The surprising job swap by Treasury Secretary Donald T. Regan and White House chief of staff James A. Baker III will create a power vacuum in the White House on the eve of President Reagan's second inauguration, politicians of both parties agreed yesterday.

Conservatives hailed the departure of Baker, whom they regarded as the main source of resistance inside the White House to their agenda. But they reacted cautiously on Regan, who came to the administration from Wall Street and became a belated convert to the new supply-side economic theories.

Congressional Democrats publicly praised the shift and privately expressed relief that Baker, considered the administration's keenest political operator, will no longer have day-to-day control of White House decision-making.

They predicted that Regan will be less successful in pushing the president's program through Congress and promoting Republicans' political interests nationally.

Baker's departure also raised conservatives' hopes that Reagan would offer a White House post to one of their favorites, U.N. Ambassador Jeane J. Kirkpatrick, who has announced her intention to leave her present post. But key administration officials said they see obstacles to such a move.

The changeover will leave Baker in charge of administration economic policy, and members of both parties said this not only could lead to a speedier compromise on budget and tax policy but likely would strengthen the hand of Senate Majority Leader Robert J. Dole (R-Kan.). Last week, Dole said Senate Republicans will write a budget before the president sends his to Congress.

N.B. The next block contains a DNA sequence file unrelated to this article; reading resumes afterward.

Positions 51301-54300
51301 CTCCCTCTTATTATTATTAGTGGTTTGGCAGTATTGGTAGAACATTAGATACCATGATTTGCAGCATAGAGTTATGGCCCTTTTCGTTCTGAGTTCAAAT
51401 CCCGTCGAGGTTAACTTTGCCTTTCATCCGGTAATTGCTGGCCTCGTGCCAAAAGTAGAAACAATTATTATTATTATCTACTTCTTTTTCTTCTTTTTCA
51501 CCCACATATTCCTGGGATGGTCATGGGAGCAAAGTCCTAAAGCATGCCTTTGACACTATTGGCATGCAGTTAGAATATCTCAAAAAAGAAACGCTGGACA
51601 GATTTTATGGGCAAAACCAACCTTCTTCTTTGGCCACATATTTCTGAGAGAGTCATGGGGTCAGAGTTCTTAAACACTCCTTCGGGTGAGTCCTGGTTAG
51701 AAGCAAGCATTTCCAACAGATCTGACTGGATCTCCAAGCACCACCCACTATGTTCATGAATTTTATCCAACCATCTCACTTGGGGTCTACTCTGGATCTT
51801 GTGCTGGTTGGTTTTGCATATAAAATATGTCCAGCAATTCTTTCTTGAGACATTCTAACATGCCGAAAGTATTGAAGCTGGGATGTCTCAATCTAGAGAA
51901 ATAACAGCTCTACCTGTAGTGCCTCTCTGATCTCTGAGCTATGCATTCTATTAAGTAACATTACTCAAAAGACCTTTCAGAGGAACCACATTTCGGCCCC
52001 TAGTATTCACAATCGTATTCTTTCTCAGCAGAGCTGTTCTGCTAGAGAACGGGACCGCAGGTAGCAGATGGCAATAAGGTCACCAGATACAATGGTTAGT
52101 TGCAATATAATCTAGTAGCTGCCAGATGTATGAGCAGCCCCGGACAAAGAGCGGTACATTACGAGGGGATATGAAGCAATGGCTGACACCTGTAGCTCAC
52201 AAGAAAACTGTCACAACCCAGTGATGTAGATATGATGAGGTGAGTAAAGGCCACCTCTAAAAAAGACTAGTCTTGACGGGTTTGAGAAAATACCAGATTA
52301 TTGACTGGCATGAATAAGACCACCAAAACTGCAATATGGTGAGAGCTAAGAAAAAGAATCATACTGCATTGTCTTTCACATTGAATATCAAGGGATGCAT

The shift of Regan, architect of the Treasury Department's tax-simplification proposal, increases the likelihood that the president will make revising the tax code a major item on his legislative agenda this year. Rep. Jack Kemp (R-N.Y.) said Baker told him on Monday that he, too, favors "major reform" of the tax system and promised to push the issue this year.

"In terms of tax reform, it's a slam dunk, an almost unbeatable combination," Deputy Treasury Secretary R.T. McNamar said.

Baker's move represents a clean sweep of Reagan's first-term White House team, which also included deputy chief of staff Michael K. Deaver, counselor Edwin Meese III and Secretary of the Interior William P. Clark.

Meese has been renominated as attorney general. Clark, who served earlier as national security affairs adviser, is quitting government to return to California. And Deaver, considered the person closest to Reagan and his wife, Nancy, said last week that he will leave this spring for a job in private industry.

"His first team is dispersed, and he doesn't have an agenda," a top Democratic aide on Captiol Hill said of the president.

Reagan's announcement that he had agreed to the swap engineered by Baker and Regan surprised people, who reacted with praise and puzzlement.

House Speaker Thomas P. (Tip) O'Neill Jr. (D-Mass.) called Baker and Regan "very able and talented public servants who always do a job well.

"I am looking forward to working just as constructively with them in their new positions as I have in their previous assignments. The country has been well served by their past efforts, and I expect that the country will be just as well served by their efforts in their new jobs," he said in a statement.

Dole praised Baker and Regan as "pragmatic men who understand the need to reduce deficits" and can be expected to work well with Congress.